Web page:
This morning I once again had the opportunity to invoke Berberich’s Law:
Not only did someone write the blog post I meant to write a month ago on the seldom mentioned relationship between health care and what we eat I, but it showed up as an op-ed in the New York Times by Michael Pollan. An excerpt:
No one disputes that the $2.3 trillion we devote to the health care industry is often spent unwisely, but the fact that the United States spends twice as much per person as most European countries on health care can be substantially explained, as a study released last month says, by our being fatter. Even the most efficient health care system that the administration could hope to devise would still confront a rising tide of chronic disease linked to diet.
That’s why our success in bringing health care costs under control ultimately depends on whether Washington can summon the political will to take on and reform a second, even more powerful industry: the food industry.
The ubiquitous availability of cheap calories is probably the major factor in this country’s obesity epidemic. Trace that back to its root cause, and you’ll end up at farm policies enacted by the Nixon administration that poured agriculture subsidies into commodities in order to drive down the price of food. Those policies worked, and ever since, we’ve been awash in an ocean of processed foods based on corn, soybeans, and wheat.
According to the Environmental Working Group’s Farm Subsidy Database, here is the breakdown of farm subsidies by program for the years 1995-2006:
|Rank||Program||Number of Recipients|
|4||Conservation Reserve Program||768,180||$20,337,282,263|
|9||Dairy Program Subsidies||151,737||$3,560,356,847|
|13||Env. Quality Incentive Program||115,206||$943,955,199|
|17||Sugar Beet Subsidies||9,071||$242,064,005|
As you can see, farmers receive far more money from the government for growing corn than any other crop. And in sustaining this policy, American citizens are artificially driving down the price of processed foods to the point where a fast food hamburger is cheaper than a pound of fresh vegetables. No wonder Americans gain so much weight.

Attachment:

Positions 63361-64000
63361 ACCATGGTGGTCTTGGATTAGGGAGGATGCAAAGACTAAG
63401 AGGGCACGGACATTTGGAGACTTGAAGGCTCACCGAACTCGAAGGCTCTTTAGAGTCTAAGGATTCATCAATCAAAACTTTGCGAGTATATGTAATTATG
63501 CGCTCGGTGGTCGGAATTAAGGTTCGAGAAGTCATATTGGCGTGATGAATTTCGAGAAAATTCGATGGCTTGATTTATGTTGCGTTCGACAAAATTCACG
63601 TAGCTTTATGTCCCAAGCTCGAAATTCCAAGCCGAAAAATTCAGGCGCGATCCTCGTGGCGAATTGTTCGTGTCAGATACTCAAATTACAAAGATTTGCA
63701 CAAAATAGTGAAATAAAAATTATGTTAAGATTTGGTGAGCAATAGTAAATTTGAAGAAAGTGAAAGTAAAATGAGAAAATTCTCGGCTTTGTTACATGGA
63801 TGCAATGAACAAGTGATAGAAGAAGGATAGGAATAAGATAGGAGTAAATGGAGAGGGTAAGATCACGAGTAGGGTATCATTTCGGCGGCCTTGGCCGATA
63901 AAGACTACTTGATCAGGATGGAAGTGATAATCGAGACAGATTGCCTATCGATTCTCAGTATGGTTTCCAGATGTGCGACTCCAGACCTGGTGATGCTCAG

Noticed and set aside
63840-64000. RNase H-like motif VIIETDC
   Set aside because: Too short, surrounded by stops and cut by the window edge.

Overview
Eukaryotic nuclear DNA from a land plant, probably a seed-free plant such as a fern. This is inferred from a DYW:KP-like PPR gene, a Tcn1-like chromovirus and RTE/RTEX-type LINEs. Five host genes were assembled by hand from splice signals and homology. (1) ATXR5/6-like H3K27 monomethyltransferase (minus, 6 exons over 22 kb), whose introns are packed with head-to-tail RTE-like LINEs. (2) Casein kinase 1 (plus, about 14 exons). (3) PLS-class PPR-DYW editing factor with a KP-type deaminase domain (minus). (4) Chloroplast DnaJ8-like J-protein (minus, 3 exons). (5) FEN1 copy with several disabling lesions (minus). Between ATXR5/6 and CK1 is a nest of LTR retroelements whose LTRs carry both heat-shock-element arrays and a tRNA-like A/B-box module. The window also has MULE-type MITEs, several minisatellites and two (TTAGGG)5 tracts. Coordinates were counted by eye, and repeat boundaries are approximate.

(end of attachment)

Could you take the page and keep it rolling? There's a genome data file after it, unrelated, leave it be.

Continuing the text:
Although the link between the food we eat and obesity and chronic disease is rarely mentioned in the debate over health care reform, Pollan seems optimistic about the impact it might have (if something eventually gets passed in Congress):
The moment these new rules [standard levels of coverage, the elimination of pre-existing conditions] take effect, health insurance companies will promptly discover they have a powerful interest in reducing rates of obesity and chronic diseases linked to diet. A patient with Type 2 diabetes incurs additional health care costs of more than $6,600 a year; over a lifetime, that can come to more than $400,000. Insurers will quickly figure out that every case of Type 2 diabetes they can prevent adds $400,000 to their bottom line. Suddenly, every can of soda or Happy Meal or chicken nugget on a school lunch menu will look like a threat to future profits.
When health insurers can no longer evade much of the cost of treating the collateral damage of the American diet, the movement to reform the food system — everything from farm policy to food marketing and school lunches — will acquire a powerful and wealthy ally, something it hasn’t really ever had before.
I hope he’s right. If this country were able to achieve real farm policy reform, it could have a huge positive impact on the health of our country. Looking back at the table from above, if we eliminated only subsidies for corn, wheat, and soybeans, we could easily pay for the entire 10-year cost of the health care reform bill proposed by the President. And if these commodities were no longer fictitiously priced, the option of growing real food may suddenly become a lot more attractive and profitable.